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I appreciate that there is a need to accommodate a growing population nationally and more locally in Colchester. I am a supporter of sustainable, considered development.
In my view though, recent developments in and around Great Horkesley have been permitted without the requisite level of foresight around services, both those services that are in the control of CBC and ECC, but also those outside of their control. Irrespective of who is responsible for delivering particular services, it is critical that there is a joined up approach to services that delivers what is needed at the local level.
80 new dwellings in one location in Great Horkesley will have a significant cumulative impact when considered on top of the 200 or so houses already built in the last 10 years in and around the primary school, and the additional 1,600 houses being built at Chesterwell.
I am personally concerned by the provision of schooling (or lack thereof), including for my children who will be needing secondary education in the next few years. It was myopic for the local authorities to remove the requirement of a new secondary school at Chesterwell given the growth in the number of school age children that these developments seem to attract. They are family-sized homes after all.
Most of these new properties will be closer to the existing schools (St Helena, Gilberd) than properties pushing children in the village, further down the list for school entry. ON a personal level, we moved into Great Horkesley in part due to the proximity of schools and the prospect of children walking or cycling to school. Fortunately, they are both in our local school and can do so, but I am far from convinced that this will be able to continue at secondary level without a new school in our catchment area. These concerns will be shared throughout the village and more widely no doubt. In aggregate the many families that find themselves in this position just results in pushing more traffic onto the roads. This brings me to the next point.
The arterial routes in Colchester are not fit to cope with the increased traffic levels. The park & ride service which was established, in part, to address this problem is so overpriced, that it is little wonder it is under-utilised. Why not a price per vehicle?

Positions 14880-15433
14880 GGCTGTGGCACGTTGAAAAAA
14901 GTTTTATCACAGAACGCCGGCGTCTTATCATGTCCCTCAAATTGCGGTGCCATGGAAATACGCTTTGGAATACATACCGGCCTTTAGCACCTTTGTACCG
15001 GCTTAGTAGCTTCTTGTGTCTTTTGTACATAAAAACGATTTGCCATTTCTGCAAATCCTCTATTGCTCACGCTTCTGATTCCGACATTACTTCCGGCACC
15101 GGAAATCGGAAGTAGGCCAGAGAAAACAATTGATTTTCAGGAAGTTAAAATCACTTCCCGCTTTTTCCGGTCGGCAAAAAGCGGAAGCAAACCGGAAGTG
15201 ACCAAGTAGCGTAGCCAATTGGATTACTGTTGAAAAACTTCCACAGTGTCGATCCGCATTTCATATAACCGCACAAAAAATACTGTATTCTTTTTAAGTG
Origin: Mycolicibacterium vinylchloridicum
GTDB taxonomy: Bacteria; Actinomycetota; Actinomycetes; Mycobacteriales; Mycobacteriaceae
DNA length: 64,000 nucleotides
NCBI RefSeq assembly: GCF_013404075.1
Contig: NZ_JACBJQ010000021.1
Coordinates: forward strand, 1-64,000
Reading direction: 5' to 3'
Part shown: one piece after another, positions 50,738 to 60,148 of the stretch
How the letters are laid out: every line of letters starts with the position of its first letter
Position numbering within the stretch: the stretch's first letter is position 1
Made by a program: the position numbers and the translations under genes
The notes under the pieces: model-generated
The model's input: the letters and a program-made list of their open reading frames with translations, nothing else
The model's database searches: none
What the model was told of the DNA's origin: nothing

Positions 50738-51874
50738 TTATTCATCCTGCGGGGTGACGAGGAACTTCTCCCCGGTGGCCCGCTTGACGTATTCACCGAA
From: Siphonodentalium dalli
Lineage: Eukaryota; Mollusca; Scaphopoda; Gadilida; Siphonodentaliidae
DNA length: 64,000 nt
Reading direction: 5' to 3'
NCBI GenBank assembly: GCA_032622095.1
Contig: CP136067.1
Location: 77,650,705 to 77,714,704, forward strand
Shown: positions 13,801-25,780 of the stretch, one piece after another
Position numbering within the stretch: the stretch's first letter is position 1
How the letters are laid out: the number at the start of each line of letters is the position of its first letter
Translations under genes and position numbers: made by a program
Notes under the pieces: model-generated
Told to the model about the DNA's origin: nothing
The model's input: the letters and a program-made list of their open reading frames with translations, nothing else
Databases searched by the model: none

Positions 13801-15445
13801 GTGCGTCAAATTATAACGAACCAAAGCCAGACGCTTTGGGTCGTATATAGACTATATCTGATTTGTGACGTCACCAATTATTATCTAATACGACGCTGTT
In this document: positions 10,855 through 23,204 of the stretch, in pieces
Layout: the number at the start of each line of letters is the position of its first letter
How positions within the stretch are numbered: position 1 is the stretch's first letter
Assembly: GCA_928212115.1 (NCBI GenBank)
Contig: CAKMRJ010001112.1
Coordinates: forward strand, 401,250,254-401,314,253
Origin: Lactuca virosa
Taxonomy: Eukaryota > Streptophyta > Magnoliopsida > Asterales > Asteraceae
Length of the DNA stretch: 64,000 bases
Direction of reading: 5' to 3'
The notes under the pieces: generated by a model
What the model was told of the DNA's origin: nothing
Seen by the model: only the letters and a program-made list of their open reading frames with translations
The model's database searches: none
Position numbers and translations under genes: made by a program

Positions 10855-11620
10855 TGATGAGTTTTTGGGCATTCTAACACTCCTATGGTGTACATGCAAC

The bus services serving Great Horkesley are adequate at best. There is little or no service that accommodates commuters returning from London in the evening, without a significant wait. Again, pushing more private vehicles onto the road instead. It is also another expensive service. Palatable for the solo commuter perhaps, but not for family trips to town. A return trip into town for one adult and one child costs in the region of £6, far more than parking would cost, and far less convenient. People vote with their feet and choose to drive instead.
With regard to other forms of transport, the railways particularly to London are creaking at the seams. It is encouraging that investment in new rolling stock has been achieved but will this be sufficient to cope with the burgeoning demand, particularly from Colchester? Colchester has a large London commuter base, and is expected to grow by up to 75% by some estimates I've seen. Peak-time capacity increases are a must.
The choice is simple, either improve the roads to accommodate more private vehicles and make up for the fact public transport is not a viable option; or (preferably) improve the public transport provision to take cars off the road. Right now neither of these is being addressed in a meaningful way in my view. Spending over £1 million on a new cycle path, which nobody wants, on Mile End Road is wasteful - and I am a cyclist who cycles that route daily by the way, but I don't use the cycle path.
Other services need major investment before approval of more new housing, hospital provision, GP provision.
In summary, I understand that incremental and sustainable housing growth is unavoidable but the services need to be in place to support this growth, and in place before / along with housing growth, not as a delayed after-thought --- sufficient local school provision, effective and affordable public transport, health services, emergency services, road and rail infrastructure.